Agile product roadmap
An Agile product roadmap may contain some sequential project phases for pieces of work that depend on the completion of previous tasks, but Agile roadmaps are generally iterative. This means the roadmap doesn’t show firm deadlines but focuses on completing bite-sized goals, allowing teams to redistribute resources and time when they hit a roadblock. Popular with IT teams, Agile product timelines can absorb the shock of needing to rework things when a feature fails.
How to build a product roadmap
Gather your stakeholders — it’s time to put pen to paper (or fingers to keyboard). Create a plan for a successful project using the following steps.
1. Determine the product vision
A project vision touches every aspect of product creation. The vision is the “why” behind the work — the reason your team must make this product to alleviate a consumer pain point.
In this step, identify the value your product brings to the end user, market, and company. Define how the item, service, or software differs from competitors and uniquely benefits the consumer.
2. Decide on crucial product themes
Start with the highest-level brainstorming by determining project themes. These themes serve as broad work categories and the foundation for defining specific goals and action items later on. Project themes may include customer retention, creating greater value for the consumer, and improving convenience for the end user.
3. Set project goals
Goals translate product themes into strategic objectives. Use the SMART methodology to determine goals your team can realistically complete within the project's duration that are:
All goals should connect back to the “why” of the project.
4. Define critical product features
When working with high-level visions, themes, and goals, it’s easy to fall into the trap of taking on too much work. Protect yourself from developing an overly ambitious product or a wealth of new features by sticking to only what you can realistically create in the project’s timeframe. You can prioritize features by circling back to your “why.” Which attributes best serve the overall goal of the product?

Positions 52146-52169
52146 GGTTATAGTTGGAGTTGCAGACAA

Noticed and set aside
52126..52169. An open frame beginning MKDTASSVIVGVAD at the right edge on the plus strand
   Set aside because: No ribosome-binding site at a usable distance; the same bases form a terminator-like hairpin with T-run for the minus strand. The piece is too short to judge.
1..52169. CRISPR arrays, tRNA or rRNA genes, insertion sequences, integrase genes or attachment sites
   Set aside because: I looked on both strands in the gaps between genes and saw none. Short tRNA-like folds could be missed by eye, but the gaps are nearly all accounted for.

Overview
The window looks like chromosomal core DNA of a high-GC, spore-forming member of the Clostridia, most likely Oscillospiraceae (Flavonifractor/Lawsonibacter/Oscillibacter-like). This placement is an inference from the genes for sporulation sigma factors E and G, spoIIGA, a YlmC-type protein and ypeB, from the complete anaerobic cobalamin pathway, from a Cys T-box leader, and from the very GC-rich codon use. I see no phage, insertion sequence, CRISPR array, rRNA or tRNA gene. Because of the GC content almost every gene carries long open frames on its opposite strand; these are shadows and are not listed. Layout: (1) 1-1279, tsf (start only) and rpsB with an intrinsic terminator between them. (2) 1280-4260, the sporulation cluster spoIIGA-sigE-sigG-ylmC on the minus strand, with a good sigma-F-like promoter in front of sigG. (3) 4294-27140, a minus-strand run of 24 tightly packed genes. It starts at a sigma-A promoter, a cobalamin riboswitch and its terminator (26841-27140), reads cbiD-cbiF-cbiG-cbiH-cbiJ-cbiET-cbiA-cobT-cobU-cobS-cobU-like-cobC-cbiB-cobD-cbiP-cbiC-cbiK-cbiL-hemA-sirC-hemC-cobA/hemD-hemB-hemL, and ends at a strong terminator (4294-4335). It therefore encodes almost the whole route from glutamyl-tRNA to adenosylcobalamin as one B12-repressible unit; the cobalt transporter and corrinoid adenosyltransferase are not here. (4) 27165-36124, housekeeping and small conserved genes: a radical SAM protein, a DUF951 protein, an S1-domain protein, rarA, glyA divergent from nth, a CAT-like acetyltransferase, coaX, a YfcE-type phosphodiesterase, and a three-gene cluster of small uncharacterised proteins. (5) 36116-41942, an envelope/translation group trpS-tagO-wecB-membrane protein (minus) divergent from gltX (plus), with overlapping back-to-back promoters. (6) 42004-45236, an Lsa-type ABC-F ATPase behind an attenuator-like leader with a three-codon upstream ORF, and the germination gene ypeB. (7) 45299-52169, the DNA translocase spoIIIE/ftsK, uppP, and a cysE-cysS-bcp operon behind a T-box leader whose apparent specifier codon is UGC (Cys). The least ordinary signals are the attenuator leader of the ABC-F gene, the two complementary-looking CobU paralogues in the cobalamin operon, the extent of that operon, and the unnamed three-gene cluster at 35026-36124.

5. Map project phases
It’s time to choose a product roadmap tool to map project phases. If you prefer Waterfall projects, consider a Gantt chart, which plots work against time. And if you prefer the Agile methodology, use a template specific to this project management model that lets you track multiple sprints across different departments.
Ultimately, templates and tools are only a jumping-off point. You can shape almost any template to your needs by dividing up tasks into categories or themes and adding date ranges that fit your project’s rhythms.
6. Readjust as needed
Your product roadmap will likely change after you begin the actual work. You may need to shift phase deadlines or reorder dependent action items in order to adapt to changing needs, internal roadblocks, and external hindrances.
Roadmap planning best practices
When creating your first roadmap, having a solid understanding of how to construct one is a great starting point — and following best practices can help you create an excellent map on the first try. Here are a few valuable tips to consider:
Regularly review the roadmap — schedule weekly meetings with stakeholders to briefly review the roadmap and make necessary adjustments. Catching delays or interdependent task issues early will save your team the stress of a chain of incomplete work later on.
Collaborate to create the map — involve team members from various specialty areas in the process of creating the roadmap. Each participant brings unique insights and expertise to the table, no matter their niche. For instance, a marketing employee may possess a keen understanding of consumer needs that sparks an idea in a developer’s mind.
Know when to let go — as work progresses, be prepared to reprioritize tasks that become less essential than you’d once thought. If you realize that a particular feature no longer aligns with evolving end-user needs, let that task go and redirect resources toward more valuable areas.